Lootera

Like Udaan, his feature debut from 2010, Lootera, directed by Vikramaditya Motwane, is exquisitely crafted. While Udaan was the coming of age tale of a small-town teenager going head to head with his despotic father, Lootera is steeped in old-fashioned romance. At the heart of this film is a young couple faced with insurmountable odds.
 
And yet, it isn’t so much the film’s story, but in its telling that Motwane woos you. Skillfully combining the key tools of cinema – pictures, sound, and music – he delivers a transcendent experience that’s hard to describe in words.
 
Lootera opens in 1950s West Bengal, where a new democracy is changing archaic laws and reclaiming princely estates. Pakhi (Sonakshi Sinha) is the indulged daughter of an old zamindar (Barun Chanda) from Manekpur. She lives in a sheltered world, but you can see her straining for independence as she secretly drives the family car when she’s out of her father’s sight. Her world collides with that of archaeologist Varun (Ranveer Singh), who is invited to stay as a houseguest when he’s on an assignment to excavate a site on her father’s property. Varun and Pakhi are inexorably drawn to each other, even though he knows in his heart that he must leave her someday. The film’s plot is inspired partly by O Henry’s famous short story The Last Leaf, yet Motwane gives it a romantic, even thrilling twist.
 
 
There is a lyrical quality to the couple’s exchanges in Lootera. Varun and Pakhi communicate with their eyes at the start, then their relationship deepens over shared dreams and long conversations. Pakhi confesses that she wants to be a writer, spinning stories in her Dalhousie home. Varun, in turn, has the soul of an artist and wishes to paint a masterpiece someday. The director establishes a leisurely pace that matches the period, and a picnic scene in particular, where the couple is gently teased by their friends, feels straight out of a Merchant-Ivory drama. In the second half, Motwane opts for muted colours and sticks with those interminably long silences as the couple is reunited under very different circumstances.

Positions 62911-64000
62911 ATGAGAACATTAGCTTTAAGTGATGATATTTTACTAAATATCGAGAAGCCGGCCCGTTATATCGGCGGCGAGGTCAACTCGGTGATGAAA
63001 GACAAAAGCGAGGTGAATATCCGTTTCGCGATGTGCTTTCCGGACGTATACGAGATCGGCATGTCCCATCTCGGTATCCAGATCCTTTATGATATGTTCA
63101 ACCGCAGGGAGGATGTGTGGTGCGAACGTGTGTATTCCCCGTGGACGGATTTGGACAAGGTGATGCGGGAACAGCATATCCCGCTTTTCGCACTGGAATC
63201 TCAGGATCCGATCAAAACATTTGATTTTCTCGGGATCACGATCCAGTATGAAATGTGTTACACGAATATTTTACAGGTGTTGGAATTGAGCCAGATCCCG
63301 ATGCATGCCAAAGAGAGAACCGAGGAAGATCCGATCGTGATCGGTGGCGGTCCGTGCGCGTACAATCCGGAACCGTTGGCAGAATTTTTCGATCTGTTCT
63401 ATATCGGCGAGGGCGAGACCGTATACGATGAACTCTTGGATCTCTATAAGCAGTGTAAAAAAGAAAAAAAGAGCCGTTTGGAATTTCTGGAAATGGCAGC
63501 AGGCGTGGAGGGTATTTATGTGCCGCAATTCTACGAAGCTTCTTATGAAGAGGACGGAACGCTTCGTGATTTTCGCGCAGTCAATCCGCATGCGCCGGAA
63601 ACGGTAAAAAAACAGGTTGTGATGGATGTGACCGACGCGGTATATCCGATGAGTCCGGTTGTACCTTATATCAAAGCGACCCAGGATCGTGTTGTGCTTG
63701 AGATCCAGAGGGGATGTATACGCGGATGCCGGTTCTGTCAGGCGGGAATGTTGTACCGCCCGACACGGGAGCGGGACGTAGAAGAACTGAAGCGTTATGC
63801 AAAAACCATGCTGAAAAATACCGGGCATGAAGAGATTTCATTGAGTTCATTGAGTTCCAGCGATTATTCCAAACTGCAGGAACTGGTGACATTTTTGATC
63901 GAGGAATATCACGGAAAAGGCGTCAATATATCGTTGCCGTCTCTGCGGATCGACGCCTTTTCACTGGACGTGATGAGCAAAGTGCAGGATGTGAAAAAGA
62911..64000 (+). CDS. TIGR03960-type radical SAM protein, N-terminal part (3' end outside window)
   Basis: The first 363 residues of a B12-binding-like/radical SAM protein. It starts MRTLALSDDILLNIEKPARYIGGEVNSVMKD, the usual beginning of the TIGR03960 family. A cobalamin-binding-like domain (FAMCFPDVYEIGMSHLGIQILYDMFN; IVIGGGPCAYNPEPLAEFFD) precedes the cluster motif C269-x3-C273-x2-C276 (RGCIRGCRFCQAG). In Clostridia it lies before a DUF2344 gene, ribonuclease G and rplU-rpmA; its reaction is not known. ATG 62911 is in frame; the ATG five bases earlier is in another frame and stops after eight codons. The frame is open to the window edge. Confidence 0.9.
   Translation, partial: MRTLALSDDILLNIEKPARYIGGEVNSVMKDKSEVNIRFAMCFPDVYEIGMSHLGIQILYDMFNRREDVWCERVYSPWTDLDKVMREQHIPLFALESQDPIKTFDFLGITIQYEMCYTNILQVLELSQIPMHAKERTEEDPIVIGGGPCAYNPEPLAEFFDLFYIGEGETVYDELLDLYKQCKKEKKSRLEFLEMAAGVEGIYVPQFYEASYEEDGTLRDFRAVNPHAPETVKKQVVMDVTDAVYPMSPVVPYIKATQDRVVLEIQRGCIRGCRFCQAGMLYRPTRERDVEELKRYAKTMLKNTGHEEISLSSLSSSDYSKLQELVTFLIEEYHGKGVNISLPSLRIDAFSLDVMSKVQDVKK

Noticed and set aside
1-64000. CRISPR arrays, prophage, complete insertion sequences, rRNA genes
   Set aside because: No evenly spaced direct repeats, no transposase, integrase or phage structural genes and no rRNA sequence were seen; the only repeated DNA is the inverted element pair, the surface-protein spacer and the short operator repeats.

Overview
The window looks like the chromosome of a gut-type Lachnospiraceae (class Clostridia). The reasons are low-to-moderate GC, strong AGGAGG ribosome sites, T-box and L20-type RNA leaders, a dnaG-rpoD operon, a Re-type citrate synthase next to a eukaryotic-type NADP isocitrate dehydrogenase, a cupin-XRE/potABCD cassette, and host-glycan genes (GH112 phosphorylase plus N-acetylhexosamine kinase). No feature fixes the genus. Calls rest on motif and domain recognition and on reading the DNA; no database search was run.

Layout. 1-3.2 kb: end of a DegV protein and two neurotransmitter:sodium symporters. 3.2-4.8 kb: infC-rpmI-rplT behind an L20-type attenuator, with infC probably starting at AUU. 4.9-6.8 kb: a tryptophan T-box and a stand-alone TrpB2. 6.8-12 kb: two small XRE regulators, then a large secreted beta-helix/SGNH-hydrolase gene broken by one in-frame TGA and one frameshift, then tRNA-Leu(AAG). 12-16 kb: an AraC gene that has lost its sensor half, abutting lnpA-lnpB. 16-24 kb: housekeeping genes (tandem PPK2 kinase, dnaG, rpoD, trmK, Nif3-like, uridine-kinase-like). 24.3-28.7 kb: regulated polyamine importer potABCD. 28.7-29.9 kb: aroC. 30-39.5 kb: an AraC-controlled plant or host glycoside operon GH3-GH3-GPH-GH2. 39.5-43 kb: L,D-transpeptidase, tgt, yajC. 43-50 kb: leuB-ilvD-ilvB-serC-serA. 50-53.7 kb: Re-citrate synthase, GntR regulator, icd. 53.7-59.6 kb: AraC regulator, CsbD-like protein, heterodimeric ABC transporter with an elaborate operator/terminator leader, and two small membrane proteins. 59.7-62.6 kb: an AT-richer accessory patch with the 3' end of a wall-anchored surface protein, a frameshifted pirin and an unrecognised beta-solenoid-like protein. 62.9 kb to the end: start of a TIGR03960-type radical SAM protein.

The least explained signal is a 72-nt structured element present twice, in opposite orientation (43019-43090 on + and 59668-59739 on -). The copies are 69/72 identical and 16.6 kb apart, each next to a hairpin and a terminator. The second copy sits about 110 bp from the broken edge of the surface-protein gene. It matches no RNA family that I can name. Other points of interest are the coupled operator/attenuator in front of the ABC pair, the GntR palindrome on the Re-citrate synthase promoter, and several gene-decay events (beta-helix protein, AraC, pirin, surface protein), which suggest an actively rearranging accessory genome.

There is attention to the smallest details in Lootera, like the art direction, the lighting, and particularly Mahendra Shetty’s intuitive camera that knows just how to capture the lovely landscapes as well as the somber mood of later scenes. Amit Trivedi’s beautiful songs and background score add another layer of feeling to the aching love story here. Yet it’s hard to resign yourself to some convenient coincidences in the plot, or even the naivete that filters in towards the end. In a film so close to perfection, the small lapses are hard to hide.
 
What you can’t find fault in are the pitch-perfect performances. Barun Chanda deftly marries a father’s vulnerability with the arrogance of a zamindar who believes he is entitled. Vikram Massey, playing Varun’s Dev Anand-obsessed friend, is cheeky and unyielding in equal measure, while Adil Hussain does a good job as a hard-nosed cop on the heels of a criminal.
 
Yet Lootera belongs to its two leads, Ranveer Singh and Sonakshi Sinha, who do their best work here. Shifting seamlessly from feisty to fragile to bitter, Sonakshi delivers a deeply heartfelt performance that feels mature beyond her years. Ranveer, for his part, brings a quiet sensitivity to Varun, and occasionally a smoldering intensity. Offering a finely internalized performance, he leaves a lasting impression.
 
Moving without resorting to melodrama, Lootera is bittersweet in the end. Formerly an assistant to Sanjay Leela Bhansali, Motwane reveals the same command over technique, and a similar love for sweeping visuals. But unlike Bhansali’s recent films, Motwane never distracts you with his tapestry.
 
I’m going with four of five for Lootera. Drop whatever else you’re doing, and soak in this love saga.

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